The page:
When sales growth is difficult to come by, a company can either get creative or become lazy. The former means adopting a strategy of cost-cutting, productivity improvements, and a focus on generating efficiencies so as to improve margins and profitability. The latter equates to buying top- and bottom-line growth through M&A activity and requires either strong cash flow or an ability to leverage up a company's balance sheet.
At Honeywell (NYSE:HON), the company's management seems to be doing a bit of both. This is a major plus for its investors, since it means that, quite simply, it's not relying on one strategy to cover up for its lack of sales growth. And with Honeywell's core organic sales rising by just 1% in the 2015 financial year, it's clear that a program of change is required to boost its top line.
With Honeywell having increased its margins by 220 points versus the 2014 financial year, major restructuring and changes to the business model are having a positive impact. While there's more to come in this respect, as evidenced by Honeywell's guidance for a rise in margins of 80 to 110 basis points for 2016, there is always an endpoint to productivity gains and cost-cutting. As such, this focus on improved margins may have further to run but is more of a short-term rather than long-term catalyst.
Looking further ahead, Honeywell's cash flow is likely to be the key to its ability to grow earnings per share at a double-digit rate, having done so in each of the past six years. With free cash flow conversion rising to 91% in 2015 and standing at $4.4 billion versus $3.9 billion in 2014, this provides Honeywell with the resources to engage in further M&A activity.
Although this was termed a lazy way to grow sales and profit, it seems to be a sensible strategy for Honeywell to pursue. Elster, a global leader in gas heating, controls, metering, and advanced technologies, is currently being integrated into the business. Meanwhile, a handful of other acquisitions have been made in the last year, such as Com Dev and Datamax-O'Neil (which manufacture space-based communications components and printers, respectively). Together their cost totals over $6 billion and they are a key reason that Honeywell's long-term profit outlook remains positive.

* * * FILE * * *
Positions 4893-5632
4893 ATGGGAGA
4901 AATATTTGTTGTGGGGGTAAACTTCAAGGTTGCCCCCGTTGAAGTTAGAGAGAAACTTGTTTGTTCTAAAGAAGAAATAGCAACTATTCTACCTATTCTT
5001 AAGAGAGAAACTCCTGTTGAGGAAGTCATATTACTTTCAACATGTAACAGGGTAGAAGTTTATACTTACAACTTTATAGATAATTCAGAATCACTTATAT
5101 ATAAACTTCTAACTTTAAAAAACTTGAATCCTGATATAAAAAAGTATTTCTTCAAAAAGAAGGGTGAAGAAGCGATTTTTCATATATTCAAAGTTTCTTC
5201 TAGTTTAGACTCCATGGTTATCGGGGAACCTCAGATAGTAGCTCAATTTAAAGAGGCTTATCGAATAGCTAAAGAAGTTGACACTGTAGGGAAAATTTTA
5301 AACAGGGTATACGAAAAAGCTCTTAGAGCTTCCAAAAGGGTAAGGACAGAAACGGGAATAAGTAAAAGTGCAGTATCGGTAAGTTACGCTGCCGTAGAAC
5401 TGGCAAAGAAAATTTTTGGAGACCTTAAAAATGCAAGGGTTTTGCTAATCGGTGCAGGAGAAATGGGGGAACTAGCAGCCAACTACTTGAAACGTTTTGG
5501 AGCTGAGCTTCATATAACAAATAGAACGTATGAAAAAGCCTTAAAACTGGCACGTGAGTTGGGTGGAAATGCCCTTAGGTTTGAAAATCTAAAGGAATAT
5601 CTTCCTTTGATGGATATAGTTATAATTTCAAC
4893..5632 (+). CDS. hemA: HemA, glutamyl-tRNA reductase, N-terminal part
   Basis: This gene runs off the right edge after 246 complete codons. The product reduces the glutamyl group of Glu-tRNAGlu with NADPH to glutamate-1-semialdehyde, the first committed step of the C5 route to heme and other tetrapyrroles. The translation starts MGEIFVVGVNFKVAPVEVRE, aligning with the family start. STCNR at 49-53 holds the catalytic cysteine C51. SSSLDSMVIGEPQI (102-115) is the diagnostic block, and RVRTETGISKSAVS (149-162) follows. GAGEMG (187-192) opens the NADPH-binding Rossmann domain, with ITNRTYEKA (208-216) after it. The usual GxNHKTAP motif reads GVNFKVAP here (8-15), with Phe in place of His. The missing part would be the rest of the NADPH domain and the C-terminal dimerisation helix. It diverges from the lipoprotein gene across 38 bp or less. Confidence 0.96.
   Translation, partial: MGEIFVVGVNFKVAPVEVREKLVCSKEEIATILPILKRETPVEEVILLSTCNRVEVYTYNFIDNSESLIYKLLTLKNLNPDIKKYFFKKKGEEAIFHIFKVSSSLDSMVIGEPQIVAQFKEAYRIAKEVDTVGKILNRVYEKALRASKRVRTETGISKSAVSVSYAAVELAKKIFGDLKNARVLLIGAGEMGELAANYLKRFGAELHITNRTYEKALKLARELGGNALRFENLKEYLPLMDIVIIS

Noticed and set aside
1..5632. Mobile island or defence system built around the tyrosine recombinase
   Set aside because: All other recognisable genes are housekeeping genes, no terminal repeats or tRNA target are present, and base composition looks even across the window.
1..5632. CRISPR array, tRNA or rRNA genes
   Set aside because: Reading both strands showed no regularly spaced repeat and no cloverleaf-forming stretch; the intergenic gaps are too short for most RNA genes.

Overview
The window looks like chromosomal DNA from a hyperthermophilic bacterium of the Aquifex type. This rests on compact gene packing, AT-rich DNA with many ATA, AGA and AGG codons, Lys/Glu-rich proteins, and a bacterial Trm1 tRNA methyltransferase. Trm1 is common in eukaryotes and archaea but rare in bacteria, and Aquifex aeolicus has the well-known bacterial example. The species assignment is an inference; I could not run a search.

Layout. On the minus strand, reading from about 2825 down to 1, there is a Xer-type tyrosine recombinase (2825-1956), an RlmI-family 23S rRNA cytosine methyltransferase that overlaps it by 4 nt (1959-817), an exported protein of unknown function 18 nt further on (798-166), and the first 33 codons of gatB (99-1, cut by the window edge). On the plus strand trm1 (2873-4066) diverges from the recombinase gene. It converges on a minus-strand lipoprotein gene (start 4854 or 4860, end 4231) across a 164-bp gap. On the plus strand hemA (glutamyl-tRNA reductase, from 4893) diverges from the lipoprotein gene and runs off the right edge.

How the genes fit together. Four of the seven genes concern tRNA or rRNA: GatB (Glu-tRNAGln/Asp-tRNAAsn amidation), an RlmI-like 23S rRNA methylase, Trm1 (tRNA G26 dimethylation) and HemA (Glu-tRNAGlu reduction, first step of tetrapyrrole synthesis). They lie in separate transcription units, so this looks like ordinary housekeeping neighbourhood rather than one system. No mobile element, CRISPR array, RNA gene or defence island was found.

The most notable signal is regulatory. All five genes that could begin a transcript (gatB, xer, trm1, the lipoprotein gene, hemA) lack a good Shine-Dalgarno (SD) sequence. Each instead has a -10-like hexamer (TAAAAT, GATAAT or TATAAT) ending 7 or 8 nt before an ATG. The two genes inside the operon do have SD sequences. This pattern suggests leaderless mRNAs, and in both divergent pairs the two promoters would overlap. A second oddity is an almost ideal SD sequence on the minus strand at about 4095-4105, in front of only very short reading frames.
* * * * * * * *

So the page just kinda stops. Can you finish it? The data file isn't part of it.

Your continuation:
Additionally, Honeywell's exposure to emerging markets is likely to be a major factor in its continued success. While in the short run there is the potential for currency headwinds from the stronger dollar, in the longer term there is huge potential in this space. For evidence, see Honeywell's Q4 update, with its automation and control solutions division reporting a rise in sales in China of over 10%, while the company remains bullish regarding its potential in India, too. With the performance of the U.S. market being somewhat stale, having a growing focus on non-U.S. markets is likely to be a positive catalyst on Honeywell's earnings.
With Honeywell trading on a forward P/E of 14, it appears to offer good value for the money; the S&P 500 has a forward P/E of 16.2. However, Honeywell's potential for capital gains is more evident when its EV/EBITDA ratio of 10.9 is taken into account, and with the company yielding 2.3% with a dividend payout ratio of only 36%, it seems to be fairly valued given its prospects for double-digit annual earnings growth over the medium term.
Undoubtedly, Honeywell's performance materials and technologies segment is acting as a major drag on its overall performance. With sales falling by 12% in Q4 versus the comparable period from the previous year, it's compounding the 3% fall in sales in Honeywell's automation and control solutions department. However, with sales rising by 4% in the company's aerospace division and the prospect of further margin expansion in the short run, M&A activity, and a further pivot toward faster-growing emerging markets for the longer term, Honeywell seems to be all set to shine.